Karen Miller woke up and saw a flashing lights out the window of her home in Arrow Rock, Missouri. Miller works as the general manager of the J. Huston Tavern, which is the oldest continuously serving restaurant west of the Mississippi River. This wasn’t something someone would typically see in the small town of Arrow Rock, which has a population of 56, Miller said. So, she decided to investigate. Initially, she said she thought the lights were from the highway patrol. As she walked down the street, she ran into another resident who told her what was going on.
“They said the tavern was on fire,” Miller said. “Then I started running.”
An electrical fire started by a freezer had caused the blaze. The tavern had caught on fire by a freezer under the counter inside the kitchen. Luckily, firefighters were already working on putting out the fire by the time she arrived to the tavern.
The kitchen, which was built in the 1950s, was destroyed. The rest of the tavern, which was built in 1834, and artifacts were able to be salvaged.
Now, after a summer of restoration, the J. Huston Tavern’s doors are open again for business. But even a fire couldn’t keep the tavern from continuing to operate.
Friends of Arrow Rock, the organization that started running the restaurant in January, worked with Missouri State Parks to find a solution. Instead of hosting meals inside the burnt rooms of the tavern, they constructed a giant tent beside the venue with a mobile kitchen.
The tent was branded as the “summer kitchen,” which reflects a historical trend — in the Antebellum days, homes had a summer kitchen. It was a separate building set away from the house so if something caught on fire, which happened often Miller said, it didn’t burn that house.
Due to the heat, being outside in the tent wasn’t exactly the same as eating in the tavern, said Sandy Selby, the executive director of Friends of Arrow Rock, but business has been steady.
“It’s certainly something people are willing to put up with that inconvenience because they are great supporters of the tavern and its history and they want to keep it going,” Selby said.
In Arrow Rock, historical tourism is the main driving factor of the town. Selby describes the J. Huston as a centerpiece of a number of historic buildings that are being preserved. So, when the tavern wasn’t operating at all, it affected business in town. Normally, people visit the Lyceum Theatre, one of Missouri’s professional regional theatres, and eat at the tavern. So when the tavern was closed, those people were dining elsewhere and not going to the local shops.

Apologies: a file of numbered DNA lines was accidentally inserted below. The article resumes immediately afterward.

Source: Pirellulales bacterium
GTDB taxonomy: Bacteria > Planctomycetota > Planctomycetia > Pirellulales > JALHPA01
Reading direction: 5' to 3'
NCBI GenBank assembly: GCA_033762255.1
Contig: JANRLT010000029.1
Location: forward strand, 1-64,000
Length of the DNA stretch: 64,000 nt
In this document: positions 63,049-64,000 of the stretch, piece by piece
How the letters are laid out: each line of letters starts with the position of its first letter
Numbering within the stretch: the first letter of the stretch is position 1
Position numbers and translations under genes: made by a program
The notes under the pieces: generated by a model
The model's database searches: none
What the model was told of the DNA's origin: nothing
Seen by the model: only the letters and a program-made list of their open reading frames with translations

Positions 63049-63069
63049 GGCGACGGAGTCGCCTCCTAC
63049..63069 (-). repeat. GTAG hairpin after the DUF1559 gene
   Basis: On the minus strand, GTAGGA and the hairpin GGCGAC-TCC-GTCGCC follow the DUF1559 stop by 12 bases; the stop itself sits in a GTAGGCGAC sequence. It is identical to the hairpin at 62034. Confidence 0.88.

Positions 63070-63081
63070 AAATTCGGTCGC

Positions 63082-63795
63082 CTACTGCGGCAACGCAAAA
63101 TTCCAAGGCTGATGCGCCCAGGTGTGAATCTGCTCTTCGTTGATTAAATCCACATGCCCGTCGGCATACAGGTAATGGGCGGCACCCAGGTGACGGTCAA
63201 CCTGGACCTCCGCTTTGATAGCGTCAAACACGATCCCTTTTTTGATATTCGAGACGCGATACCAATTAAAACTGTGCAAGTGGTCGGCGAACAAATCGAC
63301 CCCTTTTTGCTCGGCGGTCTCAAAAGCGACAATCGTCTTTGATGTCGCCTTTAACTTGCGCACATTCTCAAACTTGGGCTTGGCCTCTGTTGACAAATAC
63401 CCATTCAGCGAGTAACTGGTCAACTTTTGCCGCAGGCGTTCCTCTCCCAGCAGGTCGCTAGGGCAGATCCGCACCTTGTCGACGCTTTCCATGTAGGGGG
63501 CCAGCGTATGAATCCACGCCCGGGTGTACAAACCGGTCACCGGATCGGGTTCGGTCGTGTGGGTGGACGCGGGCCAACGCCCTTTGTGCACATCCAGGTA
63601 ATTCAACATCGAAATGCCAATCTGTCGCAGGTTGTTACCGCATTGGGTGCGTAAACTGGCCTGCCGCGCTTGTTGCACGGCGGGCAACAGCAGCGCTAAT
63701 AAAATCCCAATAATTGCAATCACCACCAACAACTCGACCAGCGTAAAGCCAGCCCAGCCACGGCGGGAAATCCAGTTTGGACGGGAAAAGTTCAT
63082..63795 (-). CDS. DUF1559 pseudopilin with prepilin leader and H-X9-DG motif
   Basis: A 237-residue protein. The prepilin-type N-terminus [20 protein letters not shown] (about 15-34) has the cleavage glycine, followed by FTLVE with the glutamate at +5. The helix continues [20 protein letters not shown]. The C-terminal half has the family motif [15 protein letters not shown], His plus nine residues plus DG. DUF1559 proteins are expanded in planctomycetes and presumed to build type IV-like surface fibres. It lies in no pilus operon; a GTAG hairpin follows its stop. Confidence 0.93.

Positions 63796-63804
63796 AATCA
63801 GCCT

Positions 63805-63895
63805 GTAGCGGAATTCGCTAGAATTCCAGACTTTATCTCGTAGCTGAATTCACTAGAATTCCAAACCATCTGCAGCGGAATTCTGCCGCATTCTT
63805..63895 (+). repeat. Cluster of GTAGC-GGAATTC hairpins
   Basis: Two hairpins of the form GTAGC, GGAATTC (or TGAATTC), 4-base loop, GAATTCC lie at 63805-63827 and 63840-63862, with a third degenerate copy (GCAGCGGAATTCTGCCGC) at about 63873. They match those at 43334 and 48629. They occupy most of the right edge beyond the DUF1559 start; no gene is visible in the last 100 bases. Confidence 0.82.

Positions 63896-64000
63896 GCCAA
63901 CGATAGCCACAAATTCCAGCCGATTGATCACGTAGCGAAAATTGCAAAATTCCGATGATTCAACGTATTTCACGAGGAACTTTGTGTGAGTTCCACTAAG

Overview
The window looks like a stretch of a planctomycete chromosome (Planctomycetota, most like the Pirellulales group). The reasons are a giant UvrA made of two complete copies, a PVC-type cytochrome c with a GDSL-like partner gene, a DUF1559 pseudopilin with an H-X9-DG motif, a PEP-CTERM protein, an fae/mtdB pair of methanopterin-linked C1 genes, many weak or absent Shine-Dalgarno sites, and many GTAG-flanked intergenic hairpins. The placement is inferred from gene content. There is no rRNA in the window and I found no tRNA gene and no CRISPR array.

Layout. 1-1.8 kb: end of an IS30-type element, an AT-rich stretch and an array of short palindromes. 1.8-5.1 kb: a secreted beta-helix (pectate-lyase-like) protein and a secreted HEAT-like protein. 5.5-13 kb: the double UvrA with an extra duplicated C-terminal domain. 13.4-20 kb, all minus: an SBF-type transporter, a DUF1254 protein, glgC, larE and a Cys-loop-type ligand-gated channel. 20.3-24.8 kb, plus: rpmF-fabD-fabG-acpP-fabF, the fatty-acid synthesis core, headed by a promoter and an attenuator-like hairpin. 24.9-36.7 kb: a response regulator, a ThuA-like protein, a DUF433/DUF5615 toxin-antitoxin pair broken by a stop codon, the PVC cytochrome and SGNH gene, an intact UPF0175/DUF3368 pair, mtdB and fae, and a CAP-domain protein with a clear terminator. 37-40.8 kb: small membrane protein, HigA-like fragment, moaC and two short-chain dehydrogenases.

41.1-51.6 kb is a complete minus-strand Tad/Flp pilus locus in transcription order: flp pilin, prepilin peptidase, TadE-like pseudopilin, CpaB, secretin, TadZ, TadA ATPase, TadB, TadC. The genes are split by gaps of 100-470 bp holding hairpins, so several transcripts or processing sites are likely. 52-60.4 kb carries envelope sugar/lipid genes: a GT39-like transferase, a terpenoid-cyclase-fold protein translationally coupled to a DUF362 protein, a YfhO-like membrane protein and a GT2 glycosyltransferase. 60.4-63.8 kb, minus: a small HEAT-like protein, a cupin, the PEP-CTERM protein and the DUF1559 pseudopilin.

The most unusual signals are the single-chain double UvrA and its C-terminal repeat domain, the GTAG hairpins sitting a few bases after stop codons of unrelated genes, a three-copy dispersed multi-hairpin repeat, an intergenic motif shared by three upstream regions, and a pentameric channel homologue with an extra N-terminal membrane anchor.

“... And so our shops suffered because they weren’t coming to Arrow Rock to eat, so they weren’t shopping here either,” Selby said. “So, it is critical to our economy and some people just come here specifically to come to the tavern and while they’re here, they shop and or they may stay in our B & Bs. And so it is an important piece, really central to our very small economy.”
Inside the tavern, the entire kitchen had to be replaced, and the walls had to be washed of burn marks. The artifacts inside were temporarily moved to a nearby church, where preservation work has been done.
Marty Selby, a historic preservationist based out of Arrow Rock, has worked on the preservation effort at the tavern. He said preservation is, in essence, maintenance and repairs. But for a fire, it took more than just a little repair.
“This just involves bringing in a lot of different talents,” Marty Selby said. “Everybody from architects to engineers, down to the people who are scrubbing the floor. Just to bring it back and try to maintain as much as the original building fabric as possible, but making the necessary repairs and restoration to make it usable for customers.”
The tavern officially reopened on Wednesday.